Jerry West, the NBA legend who delivered championships to the Los Angeles Lakers as both a player and an executive, said, "It never ceases to amaze me the places you can go in this world chasing a basketball" as he was honored Thursday with the Presidential Medal of Freedom.
Now a consultant with the Los Angeles Clippers, West marveled at being among recipients of the nation's highest civilian honor, including such sports figures as Muhammad Ali. "I swear, my name is going to look like a misprint on this list," West quipped after President Donald Trump presented the medal in the Oval Office.
Trump said West's honor was "richly deserved." He cited West's humble beginning, a basketball career at West Virginia University that led him to the Lakers and an Olympic gold medal. Trump also noted West's support for military veterans and charitable causes in Los Angeles.
After retiring from play, West coached the Lakers for three seasons before moving to the front office, where he signed such greats as Magic Johnson, Kobe Bryant and Shaquille O'Neal. He also has held executive positions with the Memphis Grizzlies and the Golden State Warriors.
Known as "Mr. Clutch," West was named an All-Star every year of his 14-season career with the Lakers and helped lead the team to the NBA Finals nine times. West was inducted into the Basketball Hall of Fame in 1979. His silhouette is ubiquitous, considered to be the basis of the NBA logo, a player dribbling a ball set against a red-and-blue background.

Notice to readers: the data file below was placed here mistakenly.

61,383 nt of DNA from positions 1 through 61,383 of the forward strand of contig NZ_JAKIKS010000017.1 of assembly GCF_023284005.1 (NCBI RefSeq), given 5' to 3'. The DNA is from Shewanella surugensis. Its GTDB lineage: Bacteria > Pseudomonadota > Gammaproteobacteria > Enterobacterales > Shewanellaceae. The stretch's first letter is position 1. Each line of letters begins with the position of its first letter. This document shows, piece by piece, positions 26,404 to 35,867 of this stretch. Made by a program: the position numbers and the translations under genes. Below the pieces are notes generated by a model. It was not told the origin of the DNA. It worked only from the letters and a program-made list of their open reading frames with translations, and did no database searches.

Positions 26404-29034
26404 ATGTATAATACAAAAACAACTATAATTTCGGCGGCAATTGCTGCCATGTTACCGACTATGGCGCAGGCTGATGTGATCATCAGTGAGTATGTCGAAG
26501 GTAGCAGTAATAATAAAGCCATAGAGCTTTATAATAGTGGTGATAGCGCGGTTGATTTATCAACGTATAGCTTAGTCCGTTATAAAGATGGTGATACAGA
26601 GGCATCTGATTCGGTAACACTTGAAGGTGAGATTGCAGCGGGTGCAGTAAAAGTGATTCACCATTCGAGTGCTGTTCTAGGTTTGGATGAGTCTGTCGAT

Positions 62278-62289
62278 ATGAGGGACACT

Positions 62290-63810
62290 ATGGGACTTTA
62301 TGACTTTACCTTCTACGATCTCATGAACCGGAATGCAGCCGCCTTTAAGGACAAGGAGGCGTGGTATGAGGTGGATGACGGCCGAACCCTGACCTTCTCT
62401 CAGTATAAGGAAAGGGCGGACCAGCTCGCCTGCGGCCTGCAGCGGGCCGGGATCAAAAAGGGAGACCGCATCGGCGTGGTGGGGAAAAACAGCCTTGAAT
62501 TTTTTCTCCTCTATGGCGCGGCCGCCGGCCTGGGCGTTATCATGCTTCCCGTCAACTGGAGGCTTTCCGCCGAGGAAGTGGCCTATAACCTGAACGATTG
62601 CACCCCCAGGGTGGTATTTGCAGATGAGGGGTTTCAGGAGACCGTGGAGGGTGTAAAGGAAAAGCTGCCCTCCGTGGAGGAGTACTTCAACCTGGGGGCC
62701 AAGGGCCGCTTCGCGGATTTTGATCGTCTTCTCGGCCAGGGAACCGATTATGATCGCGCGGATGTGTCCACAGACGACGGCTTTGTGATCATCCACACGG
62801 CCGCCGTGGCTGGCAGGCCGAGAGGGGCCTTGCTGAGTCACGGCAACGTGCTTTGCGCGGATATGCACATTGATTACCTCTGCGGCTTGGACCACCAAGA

As a teenager growing up in West Virginia, West literally grew in stature.
He made the high school varsity basketball team, but often sat on the bench during his junior year. Then, as he continued to devote himself to long hours of practice, he grew 6 inches (15.24 centimeters) over the summer. As a senior, he scored 900 points in one season, helping his team win the 1956 state title, according to a profile on NBA.com. West went on to play college basketball at WVU.
In his memoir, "West by West: My Charmed, Tormented Life," West revealed a lifelong battle with depression.
He wrote that his childhood was devoid of love and filled with anger as a result of an abusive father. He often felt worthless and poured his energy into playing, which he has described as a gift that helped him rise above his emotional pain.